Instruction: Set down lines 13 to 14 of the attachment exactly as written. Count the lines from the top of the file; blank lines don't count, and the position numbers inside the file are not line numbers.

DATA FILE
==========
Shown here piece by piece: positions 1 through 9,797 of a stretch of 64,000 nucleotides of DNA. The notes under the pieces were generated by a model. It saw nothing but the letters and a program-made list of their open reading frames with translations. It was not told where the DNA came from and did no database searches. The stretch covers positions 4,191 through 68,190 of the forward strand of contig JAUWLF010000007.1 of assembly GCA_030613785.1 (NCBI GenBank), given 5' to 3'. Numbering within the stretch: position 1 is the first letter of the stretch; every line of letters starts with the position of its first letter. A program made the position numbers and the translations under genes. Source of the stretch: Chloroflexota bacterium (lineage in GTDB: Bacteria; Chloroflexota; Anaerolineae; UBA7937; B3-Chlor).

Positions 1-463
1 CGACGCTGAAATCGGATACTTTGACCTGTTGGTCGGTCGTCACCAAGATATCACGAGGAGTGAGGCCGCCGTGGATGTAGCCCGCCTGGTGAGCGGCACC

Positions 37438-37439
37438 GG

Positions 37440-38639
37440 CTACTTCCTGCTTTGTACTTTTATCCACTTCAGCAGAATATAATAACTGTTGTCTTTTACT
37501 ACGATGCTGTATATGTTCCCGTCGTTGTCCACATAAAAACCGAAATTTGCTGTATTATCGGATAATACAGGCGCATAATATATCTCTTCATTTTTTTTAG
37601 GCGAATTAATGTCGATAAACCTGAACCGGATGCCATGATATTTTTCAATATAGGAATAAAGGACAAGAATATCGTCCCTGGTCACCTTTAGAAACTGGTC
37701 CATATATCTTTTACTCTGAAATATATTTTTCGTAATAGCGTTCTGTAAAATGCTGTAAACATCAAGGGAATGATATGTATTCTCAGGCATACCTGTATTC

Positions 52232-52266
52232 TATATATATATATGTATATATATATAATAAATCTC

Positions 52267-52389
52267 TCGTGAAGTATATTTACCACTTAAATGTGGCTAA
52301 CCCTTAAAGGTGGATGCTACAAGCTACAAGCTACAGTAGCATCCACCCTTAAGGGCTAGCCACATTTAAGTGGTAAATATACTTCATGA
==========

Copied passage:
Positions 52267-52389
52267 TCGTGAAGTATATTTACCACTTAAATGTGGCTAA